I Introduction
Recently, unmanned aerial vehicles (UAVs) have received great attentions as a new communication entity in wireless networks [1]. Compared to conventional terrestrial communications where users are served by ground base stations (BSs) fixed at given position [2], UAVaided systems could be dispatched to the field with various purposes such as disaster situations and military uses. Moreover, located high above users, UAVs are likely to have lineofsight (LoS) communication links for airtoground channels.
Utilizing these advantages, UAVs have been considered to diverse wireless communication systems. The authors in [3] and [4] studied a mobile relaying system where a UAV helps the communication of ground nodes (GNs) without direct communication links. In this UAVaided relaying system, compared to conventional static relay schemes [5],[6], the UAV can move closer to source and destination nodes in order to obtain good channel conditions, and thus the system throughput can be significantly improved. In [3], the throughput of mobile relaying channels was maximized by optimizing the transmit power at the source and the relay node as well as the trajectory of the mobile relay. For the fixed relay trajectory, the work [4] addressed the secrecy rate maximization problem for the UAVbased relaying system with an external eavesdropper.
In addition, UAVs have been adopted to assist conventional terrestrial communication infrastructures [7, 8, 9]. For the disaster situation, UAVs were employed in [7] to recover malfunctioned ground infrastructure. The work in [8] examined a system where the UAV serves celledge users by jointly optimizing UAV’s trajectory, bandwidth allocation, and user partitioning. Also, the flying computing cloudlets with UAVs were introduced to provide the offloading opportunities to multiple users [9].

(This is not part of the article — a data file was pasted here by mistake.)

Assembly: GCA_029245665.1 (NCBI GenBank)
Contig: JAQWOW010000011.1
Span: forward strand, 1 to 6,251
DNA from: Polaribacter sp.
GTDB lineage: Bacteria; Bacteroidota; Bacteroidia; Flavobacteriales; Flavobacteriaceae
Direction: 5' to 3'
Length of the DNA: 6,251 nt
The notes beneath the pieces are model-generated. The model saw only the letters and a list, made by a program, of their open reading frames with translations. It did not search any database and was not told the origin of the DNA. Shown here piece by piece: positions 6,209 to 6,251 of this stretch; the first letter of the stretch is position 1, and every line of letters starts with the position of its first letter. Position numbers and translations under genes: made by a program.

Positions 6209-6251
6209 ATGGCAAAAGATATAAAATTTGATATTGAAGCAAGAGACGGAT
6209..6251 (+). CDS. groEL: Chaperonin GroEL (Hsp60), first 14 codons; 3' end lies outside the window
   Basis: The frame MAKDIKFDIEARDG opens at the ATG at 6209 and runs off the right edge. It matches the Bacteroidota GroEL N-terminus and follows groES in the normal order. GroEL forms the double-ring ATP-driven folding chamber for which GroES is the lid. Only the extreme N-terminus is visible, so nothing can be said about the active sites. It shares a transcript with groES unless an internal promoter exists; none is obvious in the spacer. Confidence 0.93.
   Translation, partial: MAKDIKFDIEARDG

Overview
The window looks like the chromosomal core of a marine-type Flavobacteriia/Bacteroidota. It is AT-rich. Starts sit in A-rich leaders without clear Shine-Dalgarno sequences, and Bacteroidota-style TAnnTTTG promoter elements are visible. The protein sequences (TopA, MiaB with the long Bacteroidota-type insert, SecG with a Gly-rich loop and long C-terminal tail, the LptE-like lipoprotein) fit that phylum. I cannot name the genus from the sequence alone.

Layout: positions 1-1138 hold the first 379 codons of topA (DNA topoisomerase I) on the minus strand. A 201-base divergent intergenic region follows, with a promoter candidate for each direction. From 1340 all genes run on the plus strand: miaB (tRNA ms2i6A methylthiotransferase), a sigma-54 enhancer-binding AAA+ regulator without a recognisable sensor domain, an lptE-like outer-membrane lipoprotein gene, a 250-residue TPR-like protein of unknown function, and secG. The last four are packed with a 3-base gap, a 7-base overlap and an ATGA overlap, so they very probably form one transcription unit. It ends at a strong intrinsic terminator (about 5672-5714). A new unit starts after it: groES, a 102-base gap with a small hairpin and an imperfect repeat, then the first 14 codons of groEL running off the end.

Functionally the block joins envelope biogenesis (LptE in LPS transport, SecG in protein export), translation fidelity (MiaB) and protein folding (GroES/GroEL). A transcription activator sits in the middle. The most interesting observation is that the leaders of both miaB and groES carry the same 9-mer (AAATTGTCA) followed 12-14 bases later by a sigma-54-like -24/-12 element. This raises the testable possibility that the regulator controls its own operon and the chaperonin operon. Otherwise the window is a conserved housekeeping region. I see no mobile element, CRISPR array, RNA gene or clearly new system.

Moreover, the UAVs could play the role of mobile BSs in wireless networks [10, 11, 12]. The authors in [10] derived mathematical expressions for the optimum altitude of the UAVs that maximizes the coverage of the cellular network. Also, the trajectory optimization methods for mobile BSs were presented in [11] and [12]. Assuming that the GNs are located in a line, the minimum throughput performance was maximized in [11] by optimizing the position of a UAV on a straight line. This result was extended in [12] to a general scenario where multiple UAVs fly threedimensional space to communicate with GNs. The joint optimization algorithms for the UAV trajectory, transmit power, and time allocation were provided in [12] to maximize the minimum throughput performance. However, these works did not consider the propulsion energy consumption of the UAVs necessary for practical UAV designs under limited onboard energy situation [13].
By taking this issue into account, recent works [14, 15, 16] investigated energy efficiency (EE) of the UAV system. Different from conventional systems which consider only communicationrelated energy consumption [17, 18, 19], the EE of the UAV should addresses the propulsion energy at the UAV additionally. The authors in [14] maximized the EE by controlling the turning radius of a UAV for mobile relay systems. Also, by jointly optimizing the time allocation, speed, and trajectory, both the spectrum efficiency and the EE were maximized in [15]. In [16], the propulsion energy consumption of the UAV was theoretically modeled, and the EE of the UAV was maximized for a single GN system.